Phoenix man upset over month-long insurance investigation of wrecked vehicle | 3 On your side

PHOENIX (3TV/CBS 5) — Carson Abbey says he couldn’t believe what he heard and saw last month when he walked out of his house. “I hear what sounds like an explosion,” Carson told 3 On Your Side. “It looked like a grenade exploding.”

That noise was Carson’s 2005 Nissan legally parked outside his house, and it had just been torn down by a motorist who got distracted and pushed directly into the back of Carson’s car. “He walked up and down out of his vehicle and is extremely sorry,” Carson said.

The motorist was an employee of the Paradise Valley School District and was driving a heavy maintenance truck similar to this one owned by the school district.

When you add up all the money 3 On Your Side was able to save or recoup for our viewers for 2021, it comes down to $157,264.

Carson says school officials responded quickly to the scene, a police report was written, and Carson was reassured by school officials that they would deal with the matter. “The supervisor shows up and gives me his business card,” Carson recalled that day. “He then told me and my wife that he would inform the insurance company.”

But it’s been over a month now, and Carson’s wrecked Nissan remains parked outside his house. He says the school district’s insurance company offered to settle with a check for $4,300. But he refused it because he thought the value was too low. Since then, he says there hasn’t been much communication. “Do you feel like you fell through the cracks? asked Gary Harper of 3 On Your Side. “Certainly,” Carson replied.

3 On Your Side contacted Valley Schools Management Group, which insures the school district. Once we did, Carson’s claim was finally settled after a third-party company appraised Carson’s wrecked car for over $9,400, about double the original offer.

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A spokesperson also maintains that the settlement was reached quickly within 30 days, which would be in the industry standard.

Carson disagrees but says he’s glad the ordeal is over and can’t wait to finally get that check. “I don’t understand how an insurance company can put something on the back burner and forget about it,” he said.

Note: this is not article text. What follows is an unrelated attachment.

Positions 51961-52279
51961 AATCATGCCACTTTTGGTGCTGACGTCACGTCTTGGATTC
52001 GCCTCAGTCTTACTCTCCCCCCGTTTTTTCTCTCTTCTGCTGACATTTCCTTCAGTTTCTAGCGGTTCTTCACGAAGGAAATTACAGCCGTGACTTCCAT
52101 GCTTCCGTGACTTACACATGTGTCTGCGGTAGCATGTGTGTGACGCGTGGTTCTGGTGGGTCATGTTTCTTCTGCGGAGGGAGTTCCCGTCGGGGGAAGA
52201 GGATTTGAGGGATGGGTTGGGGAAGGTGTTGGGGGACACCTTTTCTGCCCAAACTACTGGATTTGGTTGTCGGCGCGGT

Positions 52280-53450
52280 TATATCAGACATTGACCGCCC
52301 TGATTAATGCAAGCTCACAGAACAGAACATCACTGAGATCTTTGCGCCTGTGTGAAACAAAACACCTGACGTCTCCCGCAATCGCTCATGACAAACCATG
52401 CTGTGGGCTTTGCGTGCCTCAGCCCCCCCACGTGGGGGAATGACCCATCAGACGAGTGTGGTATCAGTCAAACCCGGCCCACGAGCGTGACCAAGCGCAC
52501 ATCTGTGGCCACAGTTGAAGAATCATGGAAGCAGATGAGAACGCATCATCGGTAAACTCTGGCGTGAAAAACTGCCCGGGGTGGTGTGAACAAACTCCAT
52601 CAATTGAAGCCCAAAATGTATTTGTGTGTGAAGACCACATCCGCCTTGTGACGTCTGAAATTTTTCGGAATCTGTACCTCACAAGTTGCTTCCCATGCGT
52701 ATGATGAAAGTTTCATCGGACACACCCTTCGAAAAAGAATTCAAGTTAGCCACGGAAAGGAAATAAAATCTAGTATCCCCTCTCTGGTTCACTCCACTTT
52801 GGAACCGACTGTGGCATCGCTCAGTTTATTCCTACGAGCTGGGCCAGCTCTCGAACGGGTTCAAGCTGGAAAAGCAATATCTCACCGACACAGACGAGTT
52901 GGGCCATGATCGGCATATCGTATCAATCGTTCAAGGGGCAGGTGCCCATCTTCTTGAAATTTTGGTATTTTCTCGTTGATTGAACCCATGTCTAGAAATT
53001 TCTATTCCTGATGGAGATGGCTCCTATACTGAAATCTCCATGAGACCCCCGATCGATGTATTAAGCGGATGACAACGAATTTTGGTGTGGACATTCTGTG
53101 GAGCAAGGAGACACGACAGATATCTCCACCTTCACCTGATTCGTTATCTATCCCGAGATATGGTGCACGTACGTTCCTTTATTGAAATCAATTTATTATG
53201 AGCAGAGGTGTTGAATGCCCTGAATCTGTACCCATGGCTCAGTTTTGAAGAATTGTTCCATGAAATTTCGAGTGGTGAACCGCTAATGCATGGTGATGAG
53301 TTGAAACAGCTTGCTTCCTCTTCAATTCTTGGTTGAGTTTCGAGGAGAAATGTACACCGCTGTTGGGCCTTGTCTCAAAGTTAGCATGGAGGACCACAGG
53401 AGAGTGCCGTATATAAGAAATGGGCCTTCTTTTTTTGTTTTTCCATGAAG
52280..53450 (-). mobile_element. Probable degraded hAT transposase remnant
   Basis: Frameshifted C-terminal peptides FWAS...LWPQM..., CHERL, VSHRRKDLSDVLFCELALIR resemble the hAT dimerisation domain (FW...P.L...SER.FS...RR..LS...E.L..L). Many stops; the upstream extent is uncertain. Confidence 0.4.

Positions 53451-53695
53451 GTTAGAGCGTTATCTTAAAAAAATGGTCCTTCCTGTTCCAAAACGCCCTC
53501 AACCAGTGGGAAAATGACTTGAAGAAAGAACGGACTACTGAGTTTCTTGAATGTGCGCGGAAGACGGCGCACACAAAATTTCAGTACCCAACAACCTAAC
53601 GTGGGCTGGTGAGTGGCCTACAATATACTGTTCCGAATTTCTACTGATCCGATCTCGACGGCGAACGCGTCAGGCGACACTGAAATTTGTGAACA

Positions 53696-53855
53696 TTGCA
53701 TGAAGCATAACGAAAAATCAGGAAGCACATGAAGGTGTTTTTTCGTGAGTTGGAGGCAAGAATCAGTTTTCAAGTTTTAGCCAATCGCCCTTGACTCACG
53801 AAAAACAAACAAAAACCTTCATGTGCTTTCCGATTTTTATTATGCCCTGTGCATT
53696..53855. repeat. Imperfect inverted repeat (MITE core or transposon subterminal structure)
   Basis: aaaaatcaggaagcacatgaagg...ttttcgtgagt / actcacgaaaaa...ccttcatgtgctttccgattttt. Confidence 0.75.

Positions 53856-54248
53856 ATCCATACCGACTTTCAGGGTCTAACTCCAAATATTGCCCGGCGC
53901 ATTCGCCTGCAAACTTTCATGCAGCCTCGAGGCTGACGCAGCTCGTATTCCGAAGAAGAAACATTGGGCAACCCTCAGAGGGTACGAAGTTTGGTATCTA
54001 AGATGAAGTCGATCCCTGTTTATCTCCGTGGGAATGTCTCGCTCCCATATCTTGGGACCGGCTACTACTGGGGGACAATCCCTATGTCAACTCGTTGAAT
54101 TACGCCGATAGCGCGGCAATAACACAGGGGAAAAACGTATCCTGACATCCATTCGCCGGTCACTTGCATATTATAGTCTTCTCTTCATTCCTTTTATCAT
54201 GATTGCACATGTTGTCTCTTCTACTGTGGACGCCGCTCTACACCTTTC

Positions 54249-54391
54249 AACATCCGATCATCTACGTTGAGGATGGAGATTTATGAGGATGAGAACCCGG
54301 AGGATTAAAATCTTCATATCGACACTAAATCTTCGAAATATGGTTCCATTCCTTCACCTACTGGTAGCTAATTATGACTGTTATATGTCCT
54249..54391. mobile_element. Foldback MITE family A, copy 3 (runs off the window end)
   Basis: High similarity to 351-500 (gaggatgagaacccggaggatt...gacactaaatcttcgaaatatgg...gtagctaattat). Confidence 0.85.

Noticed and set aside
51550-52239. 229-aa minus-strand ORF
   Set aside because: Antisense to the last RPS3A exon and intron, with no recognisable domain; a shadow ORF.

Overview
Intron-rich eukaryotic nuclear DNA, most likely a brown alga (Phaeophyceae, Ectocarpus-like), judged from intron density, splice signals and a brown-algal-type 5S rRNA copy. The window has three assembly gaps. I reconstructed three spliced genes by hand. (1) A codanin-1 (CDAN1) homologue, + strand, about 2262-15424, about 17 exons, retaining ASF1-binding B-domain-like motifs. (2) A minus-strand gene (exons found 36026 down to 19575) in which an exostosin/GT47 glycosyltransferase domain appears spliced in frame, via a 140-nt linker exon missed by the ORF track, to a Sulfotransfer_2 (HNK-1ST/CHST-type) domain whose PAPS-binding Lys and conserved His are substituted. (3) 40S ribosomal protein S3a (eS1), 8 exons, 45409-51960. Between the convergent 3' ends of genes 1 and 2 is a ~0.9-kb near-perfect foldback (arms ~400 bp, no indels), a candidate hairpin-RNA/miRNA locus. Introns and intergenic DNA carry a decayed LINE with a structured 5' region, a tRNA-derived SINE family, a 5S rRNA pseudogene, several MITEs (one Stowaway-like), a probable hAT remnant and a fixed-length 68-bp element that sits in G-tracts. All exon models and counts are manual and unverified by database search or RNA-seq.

The insurance company tells 3 On Your Side that this viewer’s claim was handled properly and in a timely manner within 20-30 days, which is just the normal process for resolving a claim.

Valley Metro, the district insurance company, provided the following statement.

“The Valley Schools settled quickly with Mr Abbey just 20 days after receiving his Notice of Claim – far faster than the industry average of 30 days. Valley Schools worked closely with Mr Abbey to ensure he received a fair settlement, which included car rental assistance so he was not without a vehicle. Valley Schools is proud to work so quickly to resolve this issue to Mr. Abbey’s satisfaction.

In response, Carson Abbey wrote the following statement.

“Firstly, I’m happy to confirm that a reasonable settlement has been reached. Secondly, I don’t care about industry standards. Thirdly, we received assistance with renting a car in the part of the settlement. This, of course, did not help us during the time we were without a vehicle after the accident. Fourth, we rejected the initial offer because it was ridiculous and insulting. We were told that we would be contacted 2 or 3 days after the expert.The expert left on January 8. We heard nothing from Valley Schools Insurance until January 14.

Fifth, we were unable to contact anyone at Valley Schools Insurance until December 23. It was just by chance that one of the insurance employees had stopped by the office to pick up something. I spoke with Ms. Bergeron that day. She asked if we had completed the Notice of Claim. I told him that I had no idea what it was. She explained, then I asked her how we were supposed to know about the notice of claim since no one from her office had bothered to contact us at all within 9 days of the accident.

Also, their statement that the Notice of Claim was not returned to them until December 29 is irrelevant as we were told they would not be back in the office until January 4.”

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